I had a Spanish lesson today, so I packed extra tofurkey sandwiches to eat on the way from office to class, and then, quite predictably, ate them all by four in the afternoon because I was hungry. Leaving the office today, bamboozled and tired from my ever-dripping nose, I took a train to Bugis rather than walk, in an attempt to preserve some energy for the class ahead.
It was a tough class. We had a different teacher to usual, and she was a lot stricter about not speaking English in class, and we spent all evening doing the indefinite past tense, which is an absolute horrorshow after the blissful uplands of the present tense. A whole new terrifying landscape of conjugations, of verbs that used to be happily regular suddenly sprouting new and terrible, irrational behaviour, with no possibility of comprehension ahead of me.
At least until my new teacher explained to me that the consonants have to agree with the sound they make in the infinitive, which is why you can’t just get away with tocar -> tocé, because that would involve a hard c changing to a soft c, and so instead the first person indefinite past tense of tocar is toqué, which would have seemed insanely arbitrary if nobody had explained the underlying system to me.
I’m not saying it’s simple, mind you.
As well as learning new bits of grammar, we listened to a song by Juanes, the Columbian pop star who isn’t Shakira. Apparently Historia de Juan is a popular choice for teaching Spanish, probably because it’s quite repetitive, or because Spanish teachers enjoy songs about maltreated children who only wanted to sing, to play, and other infinitives.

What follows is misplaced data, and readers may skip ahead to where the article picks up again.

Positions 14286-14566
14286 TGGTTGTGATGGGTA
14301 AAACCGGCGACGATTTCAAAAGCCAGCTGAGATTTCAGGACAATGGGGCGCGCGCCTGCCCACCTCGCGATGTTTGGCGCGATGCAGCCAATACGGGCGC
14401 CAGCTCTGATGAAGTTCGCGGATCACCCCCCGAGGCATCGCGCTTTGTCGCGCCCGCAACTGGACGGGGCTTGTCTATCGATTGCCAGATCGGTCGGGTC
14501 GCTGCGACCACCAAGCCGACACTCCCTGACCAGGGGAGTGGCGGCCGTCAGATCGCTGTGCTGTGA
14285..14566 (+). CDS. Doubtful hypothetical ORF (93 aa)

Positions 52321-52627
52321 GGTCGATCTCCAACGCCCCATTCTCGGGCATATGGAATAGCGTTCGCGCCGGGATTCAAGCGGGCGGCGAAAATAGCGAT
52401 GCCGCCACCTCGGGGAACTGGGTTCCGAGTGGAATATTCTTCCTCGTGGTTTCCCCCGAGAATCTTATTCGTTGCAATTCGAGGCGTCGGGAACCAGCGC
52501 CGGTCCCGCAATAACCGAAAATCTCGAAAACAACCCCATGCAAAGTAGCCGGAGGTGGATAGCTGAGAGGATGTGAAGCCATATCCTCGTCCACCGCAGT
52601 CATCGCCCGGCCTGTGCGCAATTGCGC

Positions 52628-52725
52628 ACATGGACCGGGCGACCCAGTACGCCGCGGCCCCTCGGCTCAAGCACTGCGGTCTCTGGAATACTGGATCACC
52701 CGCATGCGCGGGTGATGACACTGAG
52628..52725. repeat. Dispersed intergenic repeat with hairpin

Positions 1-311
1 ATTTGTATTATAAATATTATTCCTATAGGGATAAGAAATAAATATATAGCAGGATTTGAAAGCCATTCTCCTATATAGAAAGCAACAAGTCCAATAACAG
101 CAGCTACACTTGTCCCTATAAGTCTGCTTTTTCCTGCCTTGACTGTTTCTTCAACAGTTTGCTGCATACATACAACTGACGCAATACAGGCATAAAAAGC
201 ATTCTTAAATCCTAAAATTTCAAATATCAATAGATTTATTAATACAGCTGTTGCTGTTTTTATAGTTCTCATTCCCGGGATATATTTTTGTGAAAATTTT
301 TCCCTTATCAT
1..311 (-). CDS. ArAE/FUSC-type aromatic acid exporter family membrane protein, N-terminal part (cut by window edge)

Actually it’s a bit rich, because Juanes claims Juan "solo quiso cantar" and "solo quiso jugar". Either he only wanted to sing or he only wanted to play. This sounds more like Juan couldn’t make up his mind what he wanted, which is typical of the youth of today, spoiled by luxuries like a cardboard box to sleep in. Privileges, privileges, etc.
When I came home, La Serpiente Aquatica Negra was sleeping so I didn’t have the chance to tell her how lucky she was, but fortunately a few hours later she woke up and started bawling, which was great as it meant I could go in the bedroom and have her scream at me for five minutes about the iniquities of infancy and how hard her life is. I was going to sing to her the song I’d just learned, but I have a feeling my wife would have been more distressed by the cacophony of both voices yodelling into the night, so I just tried making whooshing noises instead. Whooshing noises that failed to placate my daughter, it must be said. Tomorrow I’ll try castanets and a bit of flamenco guitar. And Juanes’ other hit, La Camisa Negra, with the word Serpiente substituted for Camisa. If that doesn’t quiet her down, nothing will.